The longest daily broadcast is the Urdu Service to Pakistan, around the clock on DTH (direct-broadcast satellite) and on short- and medium wave for 1214 hrs. The English-language General Overseas Service is broadcast 814 hours daily. During Hajj, there are special broadcasts beamed to Saudi Arabia in Urdu. AIR is planning to produce programmes in the Baluchi language. [16]

The external services of AIR are also broadcast to Europe in DRM (Digital Radio Mondiale) on 9950 kHz between 1745 and 2230 UTC. These external transmissions are broadcast by high-power transmitters located at Aligarh, Bengaluru, Chennai, Delhi, Gorakhpur, Guwahati, Mumbai and Panaji on shortwave and from Jalandhar, Kolkata, Nagpur, Rajkot and Tuticorin on medium wave. Soon All India Radio Amritsar will also start a booster service on the FM band. Some of these transmitters are 1000 kW (1 MW) or 500 kW. Programs are beamed to different parts of the world except for the Americas and the reception quality is very good in the target areas. In each language service, the program consists of news, commentary, a press review, talks on matters of general or cultural interest, feature programmes, documentaries and music from India and the target region. Most programs originate at New Broadcasting House on Parliament Street in New Delhi, with a few originating at SPT Bengaluru, Chennai, Hyderabad, Jalandhar, Kolkata, HPT Malad Mumbai, Thiruvananthapuram and Tuticorin.

The External Services Division of AIR is a link between India and rest of the world, especially in countries with Indian emigrants and people of Indian origin. It broadcasts the Indian point of view on matters of national and international importance, and demonstrates the Indian way of life through its programs. QSL cards (which are sought-after by international radio hobbyists) are issued to radio hobbyists by AIR in New Delhi for reception reports of their broadcasts.


Direct-to-home (DTH) service is a satellite broadcast service in which a large number of radio channels are digitally beamed down over a territory from a high-power satellite. AIR broadcasts various national and regional stations available to listen on DD Free Dish. The DTH signals can be received directly at homes using a small-sized dish receiver unit containing a dish antenna installed on a building's rooftop or on a wall facing clear south and one indoors. [17] DTH service is offered on twenty one channels via Insat.

List of DTH channels



Online services

Other services

Digital Radio Mondiale

Details of the Digital Radio Mondiale (DRM) transmissions and frequencies are as follows:

Above transmissions are in addition to following existing DRM txn's:


All India Radio launched news-on-phone service on 25 February 1998 in New Delhi; it now has service in Chennai, Mumbai, Hyderabad, Indore, Patna and Bangalore. The service is accessible through Subscriber trunk dialling (STD), International Direct Dialing (ISD) and local calls. There are plans to establish the service in 11 additional cities including: Ahmedabad, Bhopal, Guwahati, Gwalior, Jabalpur, Jaipur, Kolkata, Lucknow, Ranchi and Shimla. English and Hindi hourly news bulletins may be heard live. [18] News in MP3 format may be directly played from the site, and filenames are time-stamped. AIR news bulletins are available in nine regional languages: Tamil, Kannada, Gujarati, Bengali, Marathi, North East, Punjabi, Telugu and Urdu.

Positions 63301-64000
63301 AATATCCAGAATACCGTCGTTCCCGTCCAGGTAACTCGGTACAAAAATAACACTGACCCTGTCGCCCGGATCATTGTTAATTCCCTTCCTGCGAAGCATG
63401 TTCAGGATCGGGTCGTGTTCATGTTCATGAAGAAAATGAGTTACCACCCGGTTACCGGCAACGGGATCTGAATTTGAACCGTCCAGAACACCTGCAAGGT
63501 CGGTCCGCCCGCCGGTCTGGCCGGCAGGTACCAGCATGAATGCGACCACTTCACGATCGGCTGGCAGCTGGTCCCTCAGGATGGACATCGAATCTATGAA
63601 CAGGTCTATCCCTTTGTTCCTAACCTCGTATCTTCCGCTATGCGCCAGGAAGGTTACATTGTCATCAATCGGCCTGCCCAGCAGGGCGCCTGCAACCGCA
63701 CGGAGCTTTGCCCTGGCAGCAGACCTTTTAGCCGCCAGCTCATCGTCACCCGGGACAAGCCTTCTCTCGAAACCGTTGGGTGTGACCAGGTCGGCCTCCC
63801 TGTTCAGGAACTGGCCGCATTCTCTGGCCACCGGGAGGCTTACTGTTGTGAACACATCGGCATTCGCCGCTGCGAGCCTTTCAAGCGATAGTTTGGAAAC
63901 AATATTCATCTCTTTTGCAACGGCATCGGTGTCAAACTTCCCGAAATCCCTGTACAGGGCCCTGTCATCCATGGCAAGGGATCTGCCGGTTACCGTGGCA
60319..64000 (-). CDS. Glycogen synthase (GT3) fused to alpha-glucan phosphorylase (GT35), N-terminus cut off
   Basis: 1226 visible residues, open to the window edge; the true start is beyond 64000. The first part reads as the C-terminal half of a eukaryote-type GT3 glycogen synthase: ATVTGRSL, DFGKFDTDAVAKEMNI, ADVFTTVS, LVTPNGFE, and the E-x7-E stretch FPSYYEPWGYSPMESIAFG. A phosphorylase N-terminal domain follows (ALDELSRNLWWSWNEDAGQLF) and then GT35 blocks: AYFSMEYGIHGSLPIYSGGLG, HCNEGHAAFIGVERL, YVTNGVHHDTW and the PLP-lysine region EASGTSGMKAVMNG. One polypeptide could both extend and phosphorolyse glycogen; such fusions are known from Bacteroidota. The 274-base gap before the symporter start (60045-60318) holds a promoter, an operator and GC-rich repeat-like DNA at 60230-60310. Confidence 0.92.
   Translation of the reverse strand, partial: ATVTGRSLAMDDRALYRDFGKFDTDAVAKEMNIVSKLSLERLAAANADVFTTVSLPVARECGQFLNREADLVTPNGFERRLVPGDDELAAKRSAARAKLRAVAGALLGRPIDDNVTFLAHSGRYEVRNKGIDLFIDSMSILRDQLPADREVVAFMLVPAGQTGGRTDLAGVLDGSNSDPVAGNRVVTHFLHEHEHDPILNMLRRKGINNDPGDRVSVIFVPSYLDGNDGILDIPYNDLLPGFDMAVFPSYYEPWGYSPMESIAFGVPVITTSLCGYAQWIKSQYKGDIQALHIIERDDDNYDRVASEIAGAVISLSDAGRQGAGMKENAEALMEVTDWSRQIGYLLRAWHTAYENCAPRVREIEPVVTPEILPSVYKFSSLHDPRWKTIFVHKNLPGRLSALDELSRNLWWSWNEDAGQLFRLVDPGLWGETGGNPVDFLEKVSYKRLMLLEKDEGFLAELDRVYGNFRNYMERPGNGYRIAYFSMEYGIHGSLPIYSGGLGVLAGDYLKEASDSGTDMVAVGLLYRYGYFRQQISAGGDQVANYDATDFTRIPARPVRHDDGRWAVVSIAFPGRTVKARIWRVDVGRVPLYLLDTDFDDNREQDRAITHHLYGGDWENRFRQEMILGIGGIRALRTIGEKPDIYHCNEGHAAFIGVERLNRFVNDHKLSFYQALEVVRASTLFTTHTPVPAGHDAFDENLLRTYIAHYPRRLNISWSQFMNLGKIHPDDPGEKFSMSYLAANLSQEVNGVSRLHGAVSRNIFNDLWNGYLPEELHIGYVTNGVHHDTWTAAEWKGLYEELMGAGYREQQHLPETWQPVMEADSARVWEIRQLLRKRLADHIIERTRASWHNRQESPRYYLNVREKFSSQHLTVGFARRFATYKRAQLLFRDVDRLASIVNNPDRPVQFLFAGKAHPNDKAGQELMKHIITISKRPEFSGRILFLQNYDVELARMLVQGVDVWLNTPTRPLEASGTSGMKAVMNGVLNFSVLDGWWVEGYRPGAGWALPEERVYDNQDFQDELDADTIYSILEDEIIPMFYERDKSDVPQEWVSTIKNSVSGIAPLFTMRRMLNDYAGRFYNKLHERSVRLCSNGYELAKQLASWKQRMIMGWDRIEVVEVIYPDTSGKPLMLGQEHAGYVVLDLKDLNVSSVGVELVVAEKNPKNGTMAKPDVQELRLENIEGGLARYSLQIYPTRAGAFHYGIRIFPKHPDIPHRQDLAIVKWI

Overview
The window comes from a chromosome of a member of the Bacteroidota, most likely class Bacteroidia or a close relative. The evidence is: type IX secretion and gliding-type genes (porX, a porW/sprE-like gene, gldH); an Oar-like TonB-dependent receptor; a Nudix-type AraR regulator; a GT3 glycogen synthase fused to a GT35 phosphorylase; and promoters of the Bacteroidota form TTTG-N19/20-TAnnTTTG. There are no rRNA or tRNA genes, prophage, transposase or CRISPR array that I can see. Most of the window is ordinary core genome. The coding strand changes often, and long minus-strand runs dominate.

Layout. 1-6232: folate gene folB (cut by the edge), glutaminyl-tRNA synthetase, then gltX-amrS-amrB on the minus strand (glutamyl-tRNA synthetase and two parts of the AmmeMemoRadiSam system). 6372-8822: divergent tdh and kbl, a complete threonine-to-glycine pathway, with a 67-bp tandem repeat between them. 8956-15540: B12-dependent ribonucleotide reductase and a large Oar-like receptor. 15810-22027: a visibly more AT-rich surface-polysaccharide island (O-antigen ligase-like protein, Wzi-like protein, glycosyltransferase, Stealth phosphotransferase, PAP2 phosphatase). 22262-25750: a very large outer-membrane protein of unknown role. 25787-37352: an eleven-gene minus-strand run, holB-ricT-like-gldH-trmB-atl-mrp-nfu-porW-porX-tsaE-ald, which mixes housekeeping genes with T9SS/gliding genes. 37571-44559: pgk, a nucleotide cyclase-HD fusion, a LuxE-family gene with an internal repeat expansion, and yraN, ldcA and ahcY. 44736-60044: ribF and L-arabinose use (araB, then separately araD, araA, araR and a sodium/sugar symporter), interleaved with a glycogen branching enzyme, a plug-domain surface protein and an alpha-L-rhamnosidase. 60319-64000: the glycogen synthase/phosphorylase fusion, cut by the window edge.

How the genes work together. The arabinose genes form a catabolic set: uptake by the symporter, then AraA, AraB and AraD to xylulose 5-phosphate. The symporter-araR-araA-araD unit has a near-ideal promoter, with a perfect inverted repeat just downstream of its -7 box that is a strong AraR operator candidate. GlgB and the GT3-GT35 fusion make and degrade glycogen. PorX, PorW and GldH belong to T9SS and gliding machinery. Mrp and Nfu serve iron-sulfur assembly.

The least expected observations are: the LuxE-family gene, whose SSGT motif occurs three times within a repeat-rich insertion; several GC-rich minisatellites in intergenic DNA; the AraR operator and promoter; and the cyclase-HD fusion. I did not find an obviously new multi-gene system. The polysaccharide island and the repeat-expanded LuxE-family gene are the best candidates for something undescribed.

There is a long tradition of broadcasting documentary features on AIR. There is great interest in radio documentaries, particularly in countries like India, Iran, South Korea and Malaysia. The most prominent broadcaster of English Features was Melville de Mellow, and of Hindi Features, Shiv Sagar Mishra. This format has been revived by AIR producers across India because of its flexibility, its relative low cost to produce, its messaging potential and its creative potential.

Central Drama Unit

AIR's Central Drama Unit (CDU) is responsible for the national broadcast of plays. Plays produced by the CDU are translated and produced by regional stations. Since its inception in the 1960s, the unit has produced more than 1,500 plays, and the CDU houses a repository of old scripts and productions. The National Programme of Plays is broadcast by the CDU on the fourth Thursday of each month at 9.30 pm. Each play included in the National Programme of Plays is produced in 22 Indian languages and broadcast at the same time by all regional and national network stations. The CDU also produces Chain Plays, half-hour dramas broadcast in succession by a chain of stations.

Social Media Cell

The News Service Division's Social Media Cell was established on 20 May 2013 and is responsible for providing AIR news on new media platforms such as websites, Twitter, Facebook, and SMS.

See also